Going to watch a film can be an expensive night out these days – and that is before the popcorn and other extras.
Fortunately, there are certain times in the year when you can catch the latest releases at smaller prices.
One of these is the Fête du Cinéma, which runs from July 2 to 5.
Over four days, from Sunday to Wednesday, every cinema will have the same ticket price: just €5.
That is €1 more than in previous years as cinemas deal with rising costs, not least to electricity prices, but it is still less than the average ticket (€7.50) and much less than typical tickets in most large cinema chains.
Cinemas previously lowered all their tickets to €5 during the Printemps du Cinéma, which took place between March 19 and 21.
Both festivals occur annually, as does the Festival cinéma Télérama.
Every January, you can catch the best films from the previous years – this year, 16 films were screened in 450 art-house cinemas for €4.
There are also local festivals to be found in certain areas, such as Ciné Cool in the Grand Est region (tickets at €4.50 in participating cinemas, usually in August).
There are also deals to be had outside of these specific periods.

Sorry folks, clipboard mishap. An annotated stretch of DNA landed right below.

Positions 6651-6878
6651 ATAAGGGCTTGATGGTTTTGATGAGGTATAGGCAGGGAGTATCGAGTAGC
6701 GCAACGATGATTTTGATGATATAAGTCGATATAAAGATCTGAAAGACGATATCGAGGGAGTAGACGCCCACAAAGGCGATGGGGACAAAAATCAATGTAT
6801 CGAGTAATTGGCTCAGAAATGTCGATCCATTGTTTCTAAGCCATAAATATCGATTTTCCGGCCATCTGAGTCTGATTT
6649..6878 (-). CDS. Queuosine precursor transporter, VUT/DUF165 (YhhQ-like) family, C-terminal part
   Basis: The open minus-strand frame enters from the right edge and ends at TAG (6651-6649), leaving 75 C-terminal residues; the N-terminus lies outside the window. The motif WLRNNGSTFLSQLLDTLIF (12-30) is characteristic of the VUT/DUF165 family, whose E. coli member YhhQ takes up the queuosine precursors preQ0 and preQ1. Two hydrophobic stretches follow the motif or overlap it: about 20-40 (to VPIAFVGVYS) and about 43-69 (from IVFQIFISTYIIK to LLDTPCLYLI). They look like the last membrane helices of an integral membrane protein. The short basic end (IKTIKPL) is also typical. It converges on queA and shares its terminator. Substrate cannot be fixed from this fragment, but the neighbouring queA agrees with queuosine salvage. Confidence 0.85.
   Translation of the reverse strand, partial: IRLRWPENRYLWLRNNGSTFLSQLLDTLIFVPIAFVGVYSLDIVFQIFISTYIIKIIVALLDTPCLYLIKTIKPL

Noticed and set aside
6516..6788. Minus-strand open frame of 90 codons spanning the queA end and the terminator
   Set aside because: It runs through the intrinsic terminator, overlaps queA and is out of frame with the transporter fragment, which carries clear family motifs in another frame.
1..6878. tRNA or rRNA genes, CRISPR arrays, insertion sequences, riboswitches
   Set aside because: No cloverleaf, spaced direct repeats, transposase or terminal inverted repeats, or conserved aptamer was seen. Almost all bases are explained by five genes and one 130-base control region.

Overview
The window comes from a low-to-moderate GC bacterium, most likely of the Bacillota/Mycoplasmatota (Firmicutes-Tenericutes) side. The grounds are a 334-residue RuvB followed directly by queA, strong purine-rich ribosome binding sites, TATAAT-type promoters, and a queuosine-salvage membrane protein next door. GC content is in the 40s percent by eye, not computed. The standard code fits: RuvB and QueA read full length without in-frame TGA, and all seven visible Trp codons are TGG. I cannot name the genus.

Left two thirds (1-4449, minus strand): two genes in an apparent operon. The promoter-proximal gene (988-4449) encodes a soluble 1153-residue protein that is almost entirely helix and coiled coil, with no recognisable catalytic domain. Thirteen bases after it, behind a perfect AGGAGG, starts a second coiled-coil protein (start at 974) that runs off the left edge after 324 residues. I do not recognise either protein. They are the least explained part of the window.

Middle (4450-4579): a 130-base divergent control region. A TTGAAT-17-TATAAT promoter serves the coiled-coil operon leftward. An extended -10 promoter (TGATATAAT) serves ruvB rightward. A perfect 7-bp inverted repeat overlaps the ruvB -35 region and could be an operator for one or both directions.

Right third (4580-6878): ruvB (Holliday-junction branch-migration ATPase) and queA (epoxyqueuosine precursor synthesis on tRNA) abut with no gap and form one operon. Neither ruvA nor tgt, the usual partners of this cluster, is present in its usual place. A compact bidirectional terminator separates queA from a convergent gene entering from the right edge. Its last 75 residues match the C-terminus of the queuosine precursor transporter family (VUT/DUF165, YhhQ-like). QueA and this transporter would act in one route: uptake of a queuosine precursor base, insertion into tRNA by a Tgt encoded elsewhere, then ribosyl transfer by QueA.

Cinemas often offer discounts for students and those under the age of 26 or over 65, and they might lower prices on certain days of the week or at certain times of day.
At UGC cinemas, you can save around €5 by choosing a morning screening.
Another discount offered by large chains, but also some independent cinemas, is when you pay for multiple tickets at once.
Pathé, for example, offers five screenings for €44, or €8.80 per film.
The card is valid for three months and in any of the group’s cinemas.
Dedicated cinephiles could save money with an unlimited subscription – at UGC, this costs €21.90 per month.
Ultimately, one of the most reliable ways to save money on cinema tickets is to favour independent cinemas, which are numerous in France.
There are 2,000 cinemas nationwide, more than double than in the UK, for example.
People in France go to the cinema more often than any other European country, too.
Around 19 million tickets were sold in April, the first time since cinemas reopened that audience numbers have surpassed their pre-Covid levels.